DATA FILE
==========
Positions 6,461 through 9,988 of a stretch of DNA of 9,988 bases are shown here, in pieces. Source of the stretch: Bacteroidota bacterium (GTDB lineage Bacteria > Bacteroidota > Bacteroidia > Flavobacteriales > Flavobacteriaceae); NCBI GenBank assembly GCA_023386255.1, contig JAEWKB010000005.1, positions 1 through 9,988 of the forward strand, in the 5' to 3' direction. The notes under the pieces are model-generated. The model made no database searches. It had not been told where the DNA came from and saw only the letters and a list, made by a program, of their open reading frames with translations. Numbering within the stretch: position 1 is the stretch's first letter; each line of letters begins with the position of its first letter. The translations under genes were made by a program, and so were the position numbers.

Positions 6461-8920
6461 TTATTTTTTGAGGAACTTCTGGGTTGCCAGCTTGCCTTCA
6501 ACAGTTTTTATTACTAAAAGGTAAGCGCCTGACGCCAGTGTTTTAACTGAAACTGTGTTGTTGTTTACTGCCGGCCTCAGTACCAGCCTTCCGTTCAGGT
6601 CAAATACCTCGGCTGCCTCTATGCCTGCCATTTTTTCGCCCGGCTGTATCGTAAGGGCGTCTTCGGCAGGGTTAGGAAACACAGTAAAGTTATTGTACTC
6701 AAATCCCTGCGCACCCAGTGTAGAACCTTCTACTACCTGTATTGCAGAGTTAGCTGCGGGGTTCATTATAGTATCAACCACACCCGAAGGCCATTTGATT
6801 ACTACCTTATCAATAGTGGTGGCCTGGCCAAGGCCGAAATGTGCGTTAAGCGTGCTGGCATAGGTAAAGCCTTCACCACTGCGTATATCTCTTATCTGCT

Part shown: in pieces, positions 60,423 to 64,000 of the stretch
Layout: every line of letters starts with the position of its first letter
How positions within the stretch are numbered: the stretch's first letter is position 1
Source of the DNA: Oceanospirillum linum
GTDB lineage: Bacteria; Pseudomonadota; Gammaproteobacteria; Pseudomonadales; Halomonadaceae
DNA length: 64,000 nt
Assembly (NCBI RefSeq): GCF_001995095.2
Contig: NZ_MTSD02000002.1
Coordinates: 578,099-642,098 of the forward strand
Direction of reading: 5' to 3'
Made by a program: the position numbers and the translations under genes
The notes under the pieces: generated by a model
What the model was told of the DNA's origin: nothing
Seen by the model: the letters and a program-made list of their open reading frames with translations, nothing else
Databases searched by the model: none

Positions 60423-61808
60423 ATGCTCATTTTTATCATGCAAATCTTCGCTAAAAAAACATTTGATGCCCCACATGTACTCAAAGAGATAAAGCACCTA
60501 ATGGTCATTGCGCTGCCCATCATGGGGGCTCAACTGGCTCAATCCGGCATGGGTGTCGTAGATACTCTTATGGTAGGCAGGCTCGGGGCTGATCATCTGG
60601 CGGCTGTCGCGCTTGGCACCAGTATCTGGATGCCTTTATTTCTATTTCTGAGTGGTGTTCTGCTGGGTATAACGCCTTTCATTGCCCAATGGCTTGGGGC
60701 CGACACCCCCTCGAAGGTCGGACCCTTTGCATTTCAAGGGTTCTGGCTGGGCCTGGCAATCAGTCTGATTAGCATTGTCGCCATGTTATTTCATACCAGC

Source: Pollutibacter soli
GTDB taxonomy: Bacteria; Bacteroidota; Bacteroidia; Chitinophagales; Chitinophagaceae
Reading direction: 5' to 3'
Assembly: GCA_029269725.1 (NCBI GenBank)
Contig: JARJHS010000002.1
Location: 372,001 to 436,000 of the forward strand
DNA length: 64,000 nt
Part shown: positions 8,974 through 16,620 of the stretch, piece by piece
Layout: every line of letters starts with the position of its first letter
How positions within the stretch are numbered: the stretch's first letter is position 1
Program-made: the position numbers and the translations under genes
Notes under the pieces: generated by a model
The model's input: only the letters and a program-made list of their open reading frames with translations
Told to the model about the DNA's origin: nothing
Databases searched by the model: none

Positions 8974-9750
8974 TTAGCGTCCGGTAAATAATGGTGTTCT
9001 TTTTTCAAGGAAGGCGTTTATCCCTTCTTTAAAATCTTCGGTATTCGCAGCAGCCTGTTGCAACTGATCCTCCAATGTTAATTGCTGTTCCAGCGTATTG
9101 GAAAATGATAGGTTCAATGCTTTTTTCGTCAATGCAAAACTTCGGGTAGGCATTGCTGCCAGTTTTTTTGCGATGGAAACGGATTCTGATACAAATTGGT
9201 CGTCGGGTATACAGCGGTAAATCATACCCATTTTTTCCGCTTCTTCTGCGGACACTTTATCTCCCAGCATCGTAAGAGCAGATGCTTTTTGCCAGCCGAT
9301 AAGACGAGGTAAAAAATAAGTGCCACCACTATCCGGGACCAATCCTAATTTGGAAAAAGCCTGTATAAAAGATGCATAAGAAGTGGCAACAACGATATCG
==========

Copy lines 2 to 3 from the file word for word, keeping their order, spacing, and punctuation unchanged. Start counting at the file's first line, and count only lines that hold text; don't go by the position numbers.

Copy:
Positions 6461-8920
6461 TTATTTTTTGAGGAACTTCTGGGTTGCCAGCTTGCCTTCA